Mapping resources

Most of this analysis used (1) the Mouse Genome Database (MGD), World Wide Web (URL:http://www.informatics.jax.org/), January 2000, at the Jackson Laboratory, Bar Harbor, ME; (2) the Rat Genome Database (RATMAP), World Wide Web (URL:http://www.ratmap.gen.gu.edu), 1998, at the University of Gothenborg, Gothenborg, Sweden; and (3) the UniGene genome resource on human, mouse and rat, World Wide Web (URL:http://www.ncbi.nlm.nih.gov/UniGene), January 2000, at the National Center for Biotechnology Information, National Institutes of Health, Bethesda, MD. As additional resources, see references 8 and 9, and those listed previously.7

Results and discussion

Rw and Myl2 cosegregated without recombination,7 and their linkage position was delineated by one recombinant to the markers Itgam, Il4r, and Fgfr2, and 2 recombinants to D1Rat193, respectively (Figure 1A). To accommodate for a 2% error associated with the BCR method,7 12 and to adjust the mapping resolution according to sample size,14 15 the genomic location of Rw is better described as a 6.0 ± 4.0-cM interval, with an associated 95% CI of 0.8 to 20.8 cM (Figure 1B), which includes Myl2,Itgam, Il4r, and Fgfr2. Data from linkage to coat color,17 microsatellites,7and these gene-anchored loci now independently affirm the map location for Rw in the rat. Fgfr2, Itgam, andIl4r cannot be further resolved with our strain. However, previous work suggests that Fgfr2 is located ∼1.6 cM distal of the latter 2.8 Scnn1b was placed as published8 (Figure 1B) because allelic heterogeneity precluded genotype scoring (not shown). Cyp2e1 was weakly associated with Rw (13 recombinants; Figure 1A), andAdra2a was essentially unlinked to Rw (24 recombinants; data not shown).

Fig. 1.

Genotyping results and comparative mapping of

Rw in rat, mouse, and human. (A) Haplotypes and their respective frequencies. Black boxes represent WAS-derived alleles, white boxes a combination of the wild-derived allele with a WAS allele. Haplotype frequencies are given underneath each column (n = 67). LOD scores are presented on the right panel. (B) The distal q-arm of rat Chr 1 containing Rw, and its orthologs in mouse and human. The map interval containing Rw is shaded in gray. In the rat, map distances and their corresponding 95% CI are given in cM. The centromere is depicted as a black circle, and broken double lines separate linkage groups. In the mouse, chromosomal assignments are noted in boldface, and locus positions are given in cM (in brackets). In humans, chromosomal assignments are denoted as above, but locus positions are as in the cytogenetic human genome map.1 indicates allelic heterogeneity between laboratory and wild strain;2, conflicting information on chromosomal location of Cyp2e1, see references 8 and 9.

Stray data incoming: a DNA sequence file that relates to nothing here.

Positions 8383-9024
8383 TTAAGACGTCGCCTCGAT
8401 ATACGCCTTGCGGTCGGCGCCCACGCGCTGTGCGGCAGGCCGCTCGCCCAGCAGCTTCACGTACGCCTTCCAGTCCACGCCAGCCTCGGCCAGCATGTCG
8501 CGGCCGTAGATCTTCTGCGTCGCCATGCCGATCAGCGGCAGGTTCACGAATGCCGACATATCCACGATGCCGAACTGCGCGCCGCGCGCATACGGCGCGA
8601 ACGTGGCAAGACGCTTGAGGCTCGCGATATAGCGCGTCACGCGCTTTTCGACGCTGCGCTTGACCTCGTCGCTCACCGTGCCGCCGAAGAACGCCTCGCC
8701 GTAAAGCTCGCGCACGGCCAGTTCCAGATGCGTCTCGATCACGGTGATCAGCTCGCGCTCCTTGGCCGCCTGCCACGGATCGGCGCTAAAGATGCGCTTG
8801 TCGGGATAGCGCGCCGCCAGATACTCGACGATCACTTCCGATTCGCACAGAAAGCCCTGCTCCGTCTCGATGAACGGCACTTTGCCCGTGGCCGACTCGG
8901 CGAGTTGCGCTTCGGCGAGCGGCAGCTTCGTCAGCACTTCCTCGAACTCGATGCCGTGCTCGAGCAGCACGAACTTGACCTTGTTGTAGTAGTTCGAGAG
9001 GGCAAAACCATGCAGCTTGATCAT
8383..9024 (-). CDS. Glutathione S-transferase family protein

Gene order is highly conserved between rat and mouse within this chromosomal region, and the close spacing of Itgam,Il4ra, and Fgfr2 in both species reflects this.8 9 When these loci are used as anchor, the genetic map interval 60 to 63 cM on mouse Chr 7 emerges as likely location ofwar (Figure 1B). War was previously mapped close to fr (frizzy),18 and its position was extrapolated to the genetic map as 62.5 cM on Chr 7.19Both results are confirmed by our new data. In addition, we have now identified suitable anchor loci to fine-map war by genotyping resistant laboratory mouse strains.

In the examined chromosome segment, homology among rat and human is less preserved than that among rat and mouse.9 Human chromosomes 9, 10, 11, 12, and 16 are partial homologs thereof.9 However, the position of Rw can be narrowed to 10q25.3-q26, 12q23-24.3, and 16p11-13 (Figure 1B). With the available resolution of our strain we cannot discriminate among these 3 possibilities. However, to further narrow the location of Rwin the human genome, we suggest that MYL2, ITGAM,IL4R, and FGFR2 may be useful as anchor markers during genetic typing experiments that use cohorts of patients resistant to warfarin.

In conclusion, the gene-anchored map position of Rw in the rat, mouse, and human will allow for targeted searches for candidate genes and expressed sequence tagged sites on the specified chromosome segments and for initiation of the next positional cloning steps.

Acknowledgments

We thank M. Gitter, H. Naujeck, and E. Kampling for the rearing of animals and technical help. We thank R.K. Wayne for his advice and for providing laboratory facilities for molecular typing.

Footnotes

  • Michael H. Kohn, Department of Organismic Biology, Ecology, and Evolution (OBEE), University of California at Los Angeles, 621 Charles E. Young Dr South, Los Angeles, CA 90095-1606; e-mail:michaelk{at}biology.ucla.edu.

  • M.H.K and the project were partially funded by a nonresident tuition fellowship, an OBEE departmental fellowship, an ISOP fellowship (all UCLA), and an NSF dissertation improvement grant.

  • The publication costs of this article were defrayed in part by page charge payment. Therefore, and solely to indicate this fact, this article is hereby marked “advertisement” in accordance with 18 U.S.C. section 1734.

  • Submitted February 4, 2000.
  • Accepted May 2, 2000.

References